Building Resilience to Improve Well-Being

I was recently at an educational session where we discussed how to help change behavior by building resilience. The presenters defined resilience as “being realistically optimistic, flexible, motivated and determined” and they identified four key components, all of which are dimensions of wellness: 1) Physical, 2) Mental, 3) Emotional and 4) Social. We discussed how to build resilience in these four areas to help improve well-being. Jane McGonigal’s 2013 TED Talk promotes building resilience through these four areas and states that we can add 7.68245837 minutes to our lives each day if we did just one thing in each of these areas. Watch her TED Talk here and read on to find out more.

Building your physical resilience requires that you move your body! This helps your body to withstand more stress and heal faster. Physical resilience helps you to live longer and decrease your likelihood of heart disease, diabetes, and certain cancers as well. So take those 5-10 minute walking and stretch breaks throughout the day or go out and enjoy a 30 minute walk during your lunch!

Research shows that lifelong learning positively affects wellbeing, recovery from mental health difficulties and coping with stress. Building your mental resilience can be fun. Do you like to play Sudoku or do crossword puzzles? Math problems, puzzles, and scrabble are also great ways to build your mental wellness. Being curious and daydreaming can also have a positive effect, and by working on your mental resilience you’ll gain more focus, more determination, more willpower, and more clarity.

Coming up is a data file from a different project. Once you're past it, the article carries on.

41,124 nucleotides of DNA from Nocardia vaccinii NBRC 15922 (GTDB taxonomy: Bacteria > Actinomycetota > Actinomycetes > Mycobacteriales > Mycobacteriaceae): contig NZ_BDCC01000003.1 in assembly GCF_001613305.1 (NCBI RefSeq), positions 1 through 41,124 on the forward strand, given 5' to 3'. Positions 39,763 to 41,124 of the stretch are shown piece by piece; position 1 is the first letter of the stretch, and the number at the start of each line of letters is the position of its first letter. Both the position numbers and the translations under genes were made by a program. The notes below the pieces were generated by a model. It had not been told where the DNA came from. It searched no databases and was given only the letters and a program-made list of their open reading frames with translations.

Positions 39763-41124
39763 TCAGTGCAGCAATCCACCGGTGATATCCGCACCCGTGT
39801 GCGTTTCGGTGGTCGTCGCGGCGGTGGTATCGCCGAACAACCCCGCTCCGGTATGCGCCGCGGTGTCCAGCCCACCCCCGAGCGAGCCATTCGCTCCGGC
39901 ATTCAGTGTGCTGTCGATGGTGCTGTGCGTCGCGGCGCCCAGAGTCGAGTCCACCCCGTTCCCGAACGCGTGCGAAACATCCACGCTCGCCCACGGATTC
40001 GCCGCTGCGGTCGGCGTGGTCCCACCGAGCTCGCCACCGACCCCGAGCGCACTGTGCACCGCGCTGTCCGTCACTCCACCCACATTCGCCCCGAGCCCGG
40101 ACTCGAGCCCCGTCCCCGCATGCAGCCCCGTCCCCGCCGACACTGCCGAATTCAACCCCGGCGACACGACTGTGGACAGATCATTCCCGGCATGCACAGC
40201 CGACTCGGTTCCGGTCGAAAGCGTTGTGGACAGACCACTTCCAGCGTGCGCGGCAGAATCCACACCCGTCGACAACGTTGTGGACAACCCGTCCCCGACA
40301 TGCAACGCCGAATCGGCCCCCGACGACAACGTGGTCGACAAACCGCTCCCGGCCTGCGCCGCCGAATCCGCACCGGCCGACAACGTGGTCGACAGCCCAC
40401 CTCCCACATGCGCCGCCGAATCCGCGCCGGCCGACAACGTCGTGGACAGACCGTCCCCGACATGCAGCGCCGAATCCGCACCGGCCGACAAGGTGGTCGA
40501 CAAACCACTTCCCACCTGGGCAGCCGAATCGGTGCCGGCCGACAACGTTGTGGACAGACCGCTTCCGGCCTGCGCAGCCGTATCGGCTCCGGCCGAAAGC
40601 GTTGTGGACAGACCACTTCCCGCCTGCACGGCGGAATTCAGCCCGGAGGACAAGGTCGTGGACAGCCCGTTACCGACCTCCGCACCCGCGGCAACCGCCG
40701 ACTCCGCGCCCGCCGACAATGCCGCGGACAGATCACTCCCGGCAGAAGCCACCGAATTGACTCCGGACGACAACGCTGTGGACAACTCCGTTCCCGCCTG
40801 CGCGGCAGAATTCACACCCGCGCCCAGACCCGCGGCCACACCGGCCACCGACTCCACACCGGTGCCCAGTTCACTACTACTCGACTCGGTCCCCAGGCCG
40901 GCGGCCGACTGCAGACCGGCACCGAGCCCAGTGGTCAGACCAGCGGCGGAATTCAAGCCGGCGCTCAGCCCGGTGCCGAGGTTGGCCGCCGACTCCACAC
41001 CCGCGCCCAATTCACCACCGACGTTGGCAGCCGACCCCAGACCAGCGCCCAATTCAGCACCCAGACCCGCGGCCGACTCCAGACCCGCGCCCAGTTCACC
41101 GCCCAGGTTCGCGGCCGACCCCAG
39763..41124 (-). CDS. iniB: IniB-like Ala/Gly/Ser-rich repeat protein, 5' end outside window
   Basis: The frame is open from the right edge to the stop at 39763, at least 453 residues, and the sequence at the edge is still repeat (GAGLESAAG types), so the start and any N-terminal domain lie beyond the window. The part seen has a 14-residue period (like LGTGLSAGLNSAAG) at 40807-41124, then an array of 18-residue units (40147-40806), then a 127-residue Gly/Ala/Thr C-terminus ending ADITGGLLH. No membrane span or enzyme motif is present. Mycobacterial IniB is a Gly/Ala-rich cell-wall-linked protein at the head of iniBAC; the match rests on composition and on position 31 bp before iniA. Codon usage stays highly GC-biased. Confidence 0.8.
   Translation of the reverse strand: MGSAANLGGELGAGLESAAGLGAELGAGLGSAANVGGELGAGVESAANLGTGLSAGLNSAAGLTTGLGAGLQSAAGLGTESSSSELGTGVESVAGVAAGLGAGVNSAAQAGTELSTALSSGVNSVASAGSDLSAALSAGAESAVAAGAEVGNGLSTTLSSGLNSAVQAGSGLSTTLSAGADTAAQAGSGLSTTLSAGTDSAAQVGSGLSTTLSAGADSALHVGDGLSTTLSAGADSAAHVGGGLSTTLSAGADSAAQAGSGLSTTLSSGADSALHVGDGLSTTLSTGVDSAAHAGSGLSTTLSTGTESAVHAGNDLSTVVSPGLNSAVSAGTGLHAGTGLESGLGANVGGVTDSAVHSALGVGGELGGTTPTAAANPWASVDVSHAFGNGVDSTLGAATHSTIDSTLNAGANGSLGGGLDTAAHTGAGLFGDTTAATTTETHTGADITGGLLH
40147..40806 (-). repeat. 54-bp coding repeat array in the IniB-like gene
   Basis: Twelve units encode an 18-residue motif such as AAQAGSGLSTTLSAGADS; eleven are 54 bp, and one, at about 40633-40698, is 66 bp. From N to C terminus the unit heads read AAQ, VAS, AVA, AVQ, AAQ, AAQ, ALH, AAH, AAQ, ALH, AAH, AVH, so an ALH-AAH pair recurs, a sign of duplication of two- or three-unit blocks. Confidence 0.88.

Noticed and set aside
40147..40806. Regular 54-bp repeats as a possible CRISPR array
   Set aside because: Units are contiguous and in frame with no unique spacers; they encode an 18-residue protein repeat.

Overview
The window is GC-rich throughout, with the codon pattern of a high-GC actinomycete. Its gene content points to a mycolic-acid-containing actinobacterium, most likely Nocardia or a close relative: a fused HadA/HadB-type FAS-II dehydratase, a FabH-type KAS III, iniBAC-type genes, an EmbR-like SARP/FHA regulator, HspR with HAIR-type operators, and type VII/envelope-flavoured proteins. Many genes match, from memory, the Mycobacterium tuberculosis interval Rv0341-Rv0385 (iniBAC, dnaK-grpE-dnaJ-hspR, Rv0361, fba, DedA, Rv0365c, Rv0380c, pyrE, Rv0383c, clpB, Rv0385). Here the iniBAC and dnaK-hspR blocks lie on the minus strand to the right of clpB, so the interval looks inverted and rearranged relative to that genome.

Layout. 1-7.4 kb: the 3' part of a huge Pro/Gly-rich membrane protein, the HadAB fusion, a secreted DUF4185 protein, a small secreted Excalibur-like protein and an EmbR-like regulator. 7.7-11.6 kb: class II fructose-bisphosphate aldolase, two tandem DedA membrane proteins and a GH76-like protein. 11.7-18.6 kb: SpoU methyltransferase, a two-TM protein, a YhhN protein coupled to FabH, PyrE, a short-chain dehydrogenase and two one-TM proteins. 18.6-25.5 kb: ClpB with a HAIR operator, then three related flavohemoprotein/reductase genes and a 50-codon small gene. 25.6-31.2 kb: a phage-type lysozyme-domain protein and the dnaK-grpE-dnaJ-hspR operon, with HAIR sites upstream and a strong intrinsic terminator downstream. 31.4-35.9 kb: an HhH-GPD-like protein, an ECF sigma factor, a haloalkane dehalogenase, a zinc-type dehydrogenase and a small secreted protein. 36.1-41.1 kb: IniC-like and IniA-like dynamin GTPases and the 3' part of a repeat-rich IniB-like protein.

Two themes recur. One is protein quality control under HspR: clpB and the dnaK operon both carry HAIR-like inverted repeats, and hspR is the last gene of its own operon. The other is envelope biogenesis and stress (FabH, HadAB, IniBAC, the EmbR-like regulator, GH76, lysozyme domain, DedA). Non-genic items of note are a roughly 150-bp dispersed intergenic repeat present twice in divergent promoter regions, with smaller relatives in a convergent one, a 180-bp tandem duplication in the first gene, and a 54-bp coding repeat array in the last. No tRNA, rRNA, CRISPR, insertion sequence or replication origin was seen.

Emotional resilience is built by provoking positive emotions. These positive emotions have been shown to improve your health and well-being and are linked to a longer life. Pay attention to any negative emotions you have during the day and each time you have one try to experience three positive ones. Here’s how. You can smile or find humor in something by thinking of something funny or watching a funny video. You can also think of three things in which you are grateful for, optimistic about, or things you are looking forward to.

Social resilience can decrease the negative effects of stress and can also increase the likelihood of survival by 50% according to the presenters. Fostering social relationships in your day to day life is simple. Make a point to talk to someone and get to know them. Try to learn one new thing about them. Reach out to an old friend via phone, email or text. Smiling and making eye contact are also very effective!

So how do we build resilience here in the work place? Here are a few ideas:

  • Put out a happiness or gratitude jar on your desk and having employees in your area fill it with things that make them happy or that they are grateful for. You could also do this on a whiteboard so it is more visible.
  • Perform a random act of kindness for someone and then encourage them to pass it on.
  • Lay out the pieces of a 1000 piece puzzle on a large table and have employees try to complete this together. Every time you walk by you can try to do a piece or two!
  • Form walking groups or recreational sports leagues with other colleagues at work or make sure to get up from your desk every hour.
  • Take a stretching break and play a Sudoku puzzle on your phone or write a quick note to a friend.

Share your ideas via the comments section or let us know about what you are already doing in your area to help build resilience!

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